Tuesday, 5 August 2014

Suffering or Complacency?

Father Ray Blake has again grabbed my attention by the interesting juxtaposition of two recent posts. In the first he discusses the role of martyrdom and suffering in the Church, referring to a post by Fr. Z., concerning crucifixions of Christians being carried out by ISIS (I would recommend following these links, and praying for those being persecuted and murdered for the Faith at this time, but would also caution you about following the thread right back to the original article, complete with extremely grim photos unless you are well prepared for these), and to the traditional incorporation of red elements (eg shoes) into the Pope's dress as a mark of following in the bloody footsteps of Our Lord. The second post shows a list of Pope Francis' 10 suggestions for being happy. The juxtaposition does, I'm sorry to say, emphasise the effeteness of the some of the Holy Father's comments.

Photo: www.WorldMeeting.2015.org
From Fr. Ray's post

While Joy and Peace are fruits of the Holy Spirit, and I hope we will all experience many pleasant times in our lives, the role of the Church Militant is to fight against the Devil, the World and the Flesh, until they are finally conquered. It was to this end that Christ suffered, and this suffering continues through His Mystical Body, the Church. The Christian life on Earth is, therefore, not supposed to be something pollyannish, where everything is wonderful and jolly (eternal happiness is the reward of the Church Triumphant): it always has the characteristic of a battle, and is, at times, extremely hard. It is about working and fighting to save our own soul, and to help in the salvation of as many other souls as we are able, for this is the ultimate mission of the Church. Fortunately, most of us will not be called to give up our lives in bloody martyrdom for the Faith, but, we should, nonetheless ask ourselves often if we would do so if the occasion arose.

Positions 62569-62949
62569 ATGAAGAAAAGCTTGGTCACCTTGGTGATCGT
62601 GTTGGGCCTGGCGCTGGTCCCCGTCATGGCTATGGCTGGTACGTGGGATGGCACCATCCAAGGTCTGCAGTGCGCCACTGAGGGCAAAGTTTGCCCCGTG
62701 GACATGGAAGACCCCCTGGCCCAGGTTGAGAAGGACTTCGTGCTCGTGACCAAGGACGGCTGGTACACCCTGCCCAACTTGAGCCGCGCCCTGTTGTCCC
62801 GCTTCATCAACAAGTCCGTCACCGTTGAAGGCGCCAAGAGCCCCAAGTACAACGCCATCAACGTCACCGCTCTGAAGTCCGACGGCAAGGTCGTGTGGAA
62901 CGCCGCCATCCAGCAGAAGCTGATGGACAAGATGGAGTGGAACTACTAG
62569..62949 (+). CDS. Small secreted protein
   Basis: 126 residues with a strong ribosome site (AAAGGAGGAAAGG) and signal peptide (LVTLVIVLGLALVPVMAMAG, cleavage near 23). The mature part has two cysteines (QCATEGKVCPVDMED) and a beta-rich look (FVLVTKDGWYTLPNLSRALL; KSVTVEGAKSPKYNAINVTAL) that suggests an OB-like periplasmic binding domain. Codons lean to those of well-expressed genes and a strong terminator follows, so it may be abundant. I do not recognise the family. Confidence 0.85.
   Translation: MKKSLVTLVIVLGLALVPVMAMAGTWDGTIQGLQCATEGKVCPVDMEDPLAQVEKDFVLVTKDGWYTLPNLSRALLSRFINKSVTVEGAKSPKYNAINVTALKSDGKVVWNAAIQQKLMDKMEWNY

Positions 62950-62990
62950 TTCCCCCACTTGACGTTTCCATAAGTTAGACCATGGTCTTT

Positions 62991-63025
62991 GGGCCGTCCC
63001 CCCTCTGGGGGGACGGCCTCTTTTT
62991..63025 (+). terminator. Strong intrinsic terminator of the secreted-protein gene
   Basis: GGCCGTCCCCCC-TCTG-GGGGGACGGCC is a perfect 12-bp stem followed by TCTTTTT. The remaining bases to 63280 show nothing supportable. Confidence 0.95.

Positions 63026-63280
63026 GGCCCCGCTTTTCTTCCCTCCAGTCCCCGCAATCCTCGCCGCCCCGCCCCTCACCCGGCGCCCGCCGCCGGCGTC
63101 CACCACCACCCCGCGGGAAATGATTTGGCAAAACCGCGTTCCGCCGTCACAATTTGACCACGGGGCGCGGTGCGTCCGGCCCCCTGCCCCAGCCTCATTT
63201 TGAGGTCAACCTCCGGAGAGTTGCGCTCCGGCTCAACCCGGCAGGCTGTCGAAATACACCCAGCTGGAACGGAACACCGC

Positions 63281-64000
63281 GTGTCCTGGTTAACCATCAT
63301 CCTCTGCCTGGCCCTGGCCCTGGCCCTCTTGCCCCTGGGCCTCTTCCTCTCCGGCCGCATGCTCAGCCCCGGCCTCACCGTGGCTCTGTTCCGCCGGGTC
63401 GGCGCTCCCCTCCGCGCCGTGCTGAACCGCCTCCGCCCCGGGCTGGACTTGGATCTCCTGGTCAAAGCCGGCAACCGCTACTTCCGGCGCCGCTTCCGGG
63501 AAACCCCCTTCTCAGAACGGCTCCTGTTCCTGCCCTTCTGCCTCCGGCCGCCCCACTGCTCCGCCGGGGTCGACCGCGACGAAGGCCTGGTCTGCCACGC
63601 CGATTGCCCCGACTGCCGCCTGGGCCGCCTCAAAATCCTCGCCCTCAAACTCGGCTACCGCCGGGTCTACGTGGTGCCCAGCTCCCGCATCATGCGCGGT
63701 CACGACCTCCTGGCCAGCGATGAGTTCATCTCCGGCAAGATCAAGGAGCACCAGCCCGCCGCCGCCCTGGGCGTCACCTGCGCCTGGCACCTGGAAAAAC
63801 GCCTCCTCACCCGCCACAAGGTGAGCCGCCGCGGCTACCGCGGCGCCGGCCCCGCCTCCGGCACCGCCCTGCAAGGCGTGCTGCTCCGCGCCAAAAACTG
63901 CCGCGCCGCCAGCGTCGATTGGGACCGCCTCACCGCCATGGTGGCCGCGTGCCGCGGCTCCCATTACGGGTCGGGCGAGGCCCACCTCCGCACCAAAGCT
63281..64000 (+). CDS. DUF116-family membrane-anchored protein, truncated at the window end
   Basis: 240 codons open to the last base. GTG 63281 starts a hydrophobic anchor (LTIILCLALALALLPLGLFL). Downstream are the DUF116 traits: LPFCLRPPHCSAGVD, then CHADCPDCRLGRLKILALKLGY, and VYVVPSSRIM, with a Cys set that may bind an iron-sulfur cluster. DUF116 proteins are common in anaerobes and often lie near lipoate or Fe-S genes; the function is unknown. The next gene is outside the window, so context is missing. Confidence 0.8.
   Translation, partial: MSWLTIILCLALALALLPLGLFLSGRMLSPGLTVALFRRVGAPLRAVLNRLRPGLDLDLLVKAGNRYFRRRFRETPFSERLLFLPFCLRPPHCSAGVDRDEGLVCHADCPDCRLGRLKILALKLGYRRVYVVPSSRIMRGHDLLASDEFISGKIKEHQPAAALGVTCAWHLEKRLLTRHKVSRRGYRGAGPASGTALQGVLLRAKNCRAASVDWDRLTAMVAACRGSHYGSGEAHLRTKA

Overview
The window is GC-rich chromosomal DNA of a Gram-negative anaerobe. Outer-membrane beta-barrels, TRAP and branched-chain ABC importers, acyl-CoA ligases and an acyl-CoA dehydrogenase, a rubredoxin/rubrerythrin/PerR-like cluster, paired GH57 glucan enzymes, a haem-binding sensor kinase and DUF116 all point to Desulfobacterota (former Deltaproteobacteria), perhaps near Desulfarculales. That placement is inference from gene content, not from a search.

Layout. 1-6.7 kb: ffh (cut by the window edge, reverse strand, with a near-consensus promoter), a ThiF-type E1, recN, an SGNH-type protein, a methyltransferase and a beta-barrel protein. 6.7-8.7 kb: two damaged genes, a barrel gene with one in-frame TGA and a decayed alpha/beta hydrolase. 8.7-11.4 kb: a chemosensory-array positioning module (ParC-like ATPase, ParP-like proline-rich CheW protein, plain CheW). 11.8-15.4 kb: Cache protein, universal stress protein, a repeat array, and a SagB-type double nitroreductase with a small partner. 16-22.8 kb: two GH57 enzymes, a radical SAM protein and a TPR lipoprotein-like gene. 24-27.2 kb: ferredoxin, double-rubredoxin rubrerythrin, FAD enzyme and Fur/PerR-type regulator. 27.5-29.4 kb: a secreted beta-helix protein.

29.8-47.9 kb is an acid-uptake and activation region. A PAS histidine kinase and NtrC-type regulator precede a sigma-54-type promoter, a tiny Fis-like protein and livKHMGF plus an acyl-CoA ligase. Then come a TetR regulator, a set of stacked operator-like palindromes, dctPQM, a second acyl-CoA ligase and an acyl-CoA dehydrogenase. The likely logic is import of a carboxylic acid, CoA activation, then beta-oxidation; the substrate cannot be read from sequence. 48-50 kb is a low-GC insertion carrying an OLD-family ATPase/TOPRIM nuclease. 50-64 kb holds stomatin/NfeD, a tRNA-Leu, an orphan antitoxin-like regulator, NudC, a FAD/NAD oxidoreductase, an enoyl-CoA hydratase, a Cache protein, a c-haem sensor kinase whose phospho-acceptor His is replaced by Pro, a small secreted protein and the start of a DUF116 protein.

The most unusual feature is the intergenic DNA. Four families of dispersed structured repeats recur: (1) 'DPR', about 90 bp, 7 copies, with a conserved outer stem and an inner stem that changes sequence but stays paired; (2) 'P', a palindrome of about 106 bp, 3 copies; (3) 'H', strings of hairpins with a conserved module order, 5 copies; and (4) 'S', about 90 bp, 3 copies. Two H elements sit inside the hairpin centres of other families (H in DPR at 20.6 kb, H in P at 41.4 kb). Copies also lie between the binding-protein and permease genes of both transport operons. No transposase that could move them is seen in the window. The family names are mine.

The Holy Father says that he aims to follow a Franciscan charism in his pontificate. I would therefore draw attention to the following verses from the hymn to St. Francis, which clearly don't adopt an 'I'm OK, you're OK' stance:-

 
In thine own beloved Assisi
Thou disdst stir mens hearts to love,
Teaching them that holy penance
Is the road to Heaven above.
Make us love the priceless virtue
By our hidden God esteemed;
Make it valued, Holy Francis,
By the souls of the Redeemed.
 
Teach us also, dear Saint Francis,
How to mourn for every sin.
Make us walk in thy dear footsteps
'Till the crown of life we win.
Bless thy children, Holy Francis,
With those wounded hands of thine,
From thy glorious throne in Heaven
Where resplendently they shine.
 
 
Sancte Francisce, ora pro nobis.
 
St. Francis receiving the stigmata
 
 


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